User Access Control security flaw in Windows 7 beta

Sac­ri­fic­ing secu­ri­ty for usabil­i­ty: UAC secu­ri­ty flaw in Win­dows 7 beta:

By default, Win­dows 7’s UAC set­ting is set to “Noti­fy me only when pro­grams try to make changes to my com­put­er” and “Don’t noti­fy me when I make changes to Win­dows set­tings”. How it dis­tin­guish­es between a (third par­ty) pro­gram and Win­dows set­tings is with a secu­ri­ty cer­tifi­cate. The applications/applets which man­age Win­dows set­tings are signed with a spe­cial Microsoft Win­dows 7 cer­tifi­cate. As such, con­trol pan­el items are signed with this cer­tifi­cate so they don’t prompt UAC if you change any sys­tem set­tings.

The Achilles’ heel of this sys­tem is that chang­ing UAC is also con­sid­ered a “change to Win­dows set­tings”, cou­pled with the new default UAC secu­ri­ty lev­el, would not prompt you if changed. Even to dis­able UAC entire­ly.

Whoops. This one is a bit of a show­stop­per. I’m very hap­py with the re-imag­ined User Access Con­trol in Win­dows 7 (I believe it’s pret­ty much what it should have been in Vista) but this def­i­nite­ly needs fixed. I agree com­plete­ly with Long Zheng’s pro­posed solu­tion:

Microsoft can imple­ment with­out sac­ri­fic­ing any of the ben­e­fits the new UAC mod­el pro­vides, and that is to force a UAC prompt in Secure Desk­top mode when­ev­er UAC is changed, regard­less of its cur­rent state. This is not a fool-proof solu­tion (users can still inad­ver­tent­ly click “yes”) but a sim­ple one.

(Via I Start­ed Some­thing.)

When Spellcheckers go bad

Skin­flints error prompts apol­o­gy:

First Bus has apol­o­gised to res­i­dents of a Falkirk vil­lage after wrong­ly labelling it Skin­flints on timeta­bles.
The error was made for bus­es trav­el­ling to Skin­flats, near Grange­mouth, which has a pop­u­la­tion of about 350.

I was brought up about three miles from there. OK, it’s a depress­ing place — flat as a pan­cake on a riv­er estu­ary, hous­ing stock pret­ty much all from the 1930s. But the peo­ple are fine!

(Via BBC News.)

Windows 7 can be added to domains offline!

I have been wait­ing for this to hap­pen for twelve years, ever since my first mul­ti­ple-thou­sand-seat Win­dows desk­top roll­out — Win­dows 7 (and Win­dows Serv­er 2008 R2) can be added to domains with­out phys­i­cal­ly being con­nect­ed to that domain over a net­work

This is done with a new com­mand — djoin.exe — added into these prod­ucts. It’s used (on an exist­ing machine in the domain) to gen­er­ate a block of infor­ma­tion in a file, that can be used on anoth­er machine to auto­mat­i­cal­ly join the domain with­out being con­nect­ed at that time.

This is fan­tas­ti­cal­ly use­ful for any­one per­form­ing big cor­po­rate roll­outs – where it’s not always pos­si­ble to build the machines in situ. Any con­sul­tan­cy work­ing on a build-and-cus­tomise desk­top project for a client is going to absolute­ly love this.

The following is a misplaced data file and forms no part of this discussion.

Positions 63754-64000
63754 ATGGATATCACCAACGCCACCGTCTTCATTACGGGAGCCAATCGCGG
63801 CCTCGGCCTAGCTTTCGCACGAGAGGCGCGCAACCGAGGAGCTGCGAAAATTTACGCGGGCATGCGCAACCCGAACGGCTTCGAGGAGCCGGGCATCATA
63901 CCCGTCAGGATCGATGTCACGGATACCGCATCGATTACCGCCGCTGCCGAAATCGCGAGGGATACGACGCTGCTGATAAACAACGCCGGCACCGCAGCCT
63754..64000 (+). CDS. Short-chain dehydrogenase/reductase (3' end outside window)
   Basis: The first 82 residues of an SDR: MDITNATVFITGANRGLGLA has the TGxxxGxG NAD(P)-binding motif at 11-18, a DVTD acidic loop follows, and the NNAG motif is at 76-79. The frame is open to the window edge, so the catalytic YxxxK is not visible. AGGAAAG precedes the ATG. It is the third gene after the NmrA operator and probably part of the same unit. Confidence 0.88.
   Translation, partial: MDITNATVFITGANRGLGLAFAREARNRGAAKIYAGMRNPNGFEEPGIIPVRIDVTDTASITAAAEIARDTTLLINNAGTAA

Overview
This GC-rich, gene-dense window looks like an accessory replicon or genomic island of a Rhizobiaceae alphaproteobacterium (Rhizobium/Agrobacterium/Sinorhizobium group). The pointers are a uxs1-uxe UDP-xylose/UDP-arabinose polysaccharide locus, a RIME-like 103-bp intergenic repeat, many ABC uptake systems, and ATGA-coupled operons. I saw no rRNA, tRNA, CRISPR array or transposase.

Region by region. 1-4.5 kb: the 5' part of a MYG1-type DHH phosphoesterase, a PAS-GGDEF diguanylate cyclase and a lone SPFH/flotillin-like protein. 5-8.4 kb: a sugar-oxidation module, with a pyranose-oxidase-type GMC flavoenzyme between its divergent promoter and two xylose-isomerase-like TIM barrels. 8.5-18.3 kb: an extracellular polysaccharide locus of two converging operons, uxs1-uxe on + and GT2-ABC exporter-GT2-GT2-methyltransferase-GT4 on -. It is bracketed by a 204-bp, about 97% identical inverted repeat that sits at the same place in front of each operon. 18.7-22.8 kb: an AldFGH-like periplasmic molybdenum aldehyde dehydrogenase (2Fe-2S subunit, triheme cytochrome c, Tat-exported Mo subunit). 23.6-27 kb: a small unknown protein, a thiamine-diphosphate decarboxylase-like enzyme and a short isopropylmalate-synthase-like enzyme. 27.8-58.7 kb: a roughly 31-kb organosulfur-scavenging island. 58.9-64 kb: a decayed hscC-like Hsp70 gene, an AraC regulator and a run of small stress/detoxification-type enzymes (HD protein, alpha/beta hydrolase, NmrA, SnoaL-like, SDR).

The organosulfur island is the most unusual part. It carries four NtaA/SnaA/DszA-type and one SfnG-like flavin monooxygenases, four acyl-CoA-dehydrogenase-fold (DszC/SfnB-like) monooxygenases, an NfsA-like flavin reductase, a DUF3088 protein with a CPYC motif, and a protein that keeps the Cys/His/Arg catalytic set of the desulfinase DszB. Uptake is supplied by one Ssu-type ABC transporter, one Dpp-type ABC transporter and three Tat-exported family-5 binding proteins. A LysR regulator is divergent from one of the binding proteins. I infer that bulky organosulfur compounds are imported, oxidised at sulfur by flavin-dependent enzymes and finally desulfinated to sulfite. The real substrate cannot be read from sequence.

Found on

Flower: Zen Gaming

Here’s a bit of Wednes­day beau­ty for you:

Cus­tom trail­er for the game put togeth­er by a YouTube user set to “Gold in the Air of Sum­mer” by Kings of Con­ve­nience

Flower is the sort of game that appeals to me. It’s beau­ti­ful. It’s sim­ple. And it’s the antithe­sis of adren­a­line-pump­ing must-fight must-win games —

Joys­tiq writes: “The premise is sim­ple. You are a gust of wind inside a flow­er’s dream and you must car­ry petals to oth­er flow­ers in order to progress to the end of the lev­el. There’s no time lim­it, no haz­ards, no points sys­tem and, real­ly, no way to fail.”

Flower is set for release in ear­ly Feb­ru­ary.

(Via towleroad.)

Cameron promises to publish all UFO files

Cameron promis­es to pub­lish all UFO files:

Tory leader David Cameron has vowed to pub­lish any secret files that may exist on UFOs if he becomes prime min­is­ter.

Of course, when he does­n’t (because there are none) or if there are redac­tions (for obvi­ous rea­sons) or even if they say that there are no sight­ings that don’t have at least a plau­si­ble sci­en­tif­ic expla­na­tion, he’ll be accused of a cov­er-up.

Is there noth­ing this man won’t promise in order to get elect­ed?

(Via The Glas­gow Her­ald.)

Department of Judge not, lest ye be Judged

Cre­ation­ists Tell Sir David Atten­bor­ough To Burn In Hell:

Telling the mag­a­zine [the Radio Times] that he was also asked why he did not give “cred­it” to the Lord, Sir David con­tin­ued: “They always mean beau­ti­ful things like hum­ming­birds.

I always reply by say­ing that I think of a lit­tle child in East Africa with a worm bur­row­ing through his eye­ball.

The worm can­not live in any oth­er way, except by bur­row­ing through eye­balls.

I find that hard to rec­on­cile with the notion of a divine and benev­o­lent cre­ator.”

I do, too.

(Via The Glas­gow Her­ald.)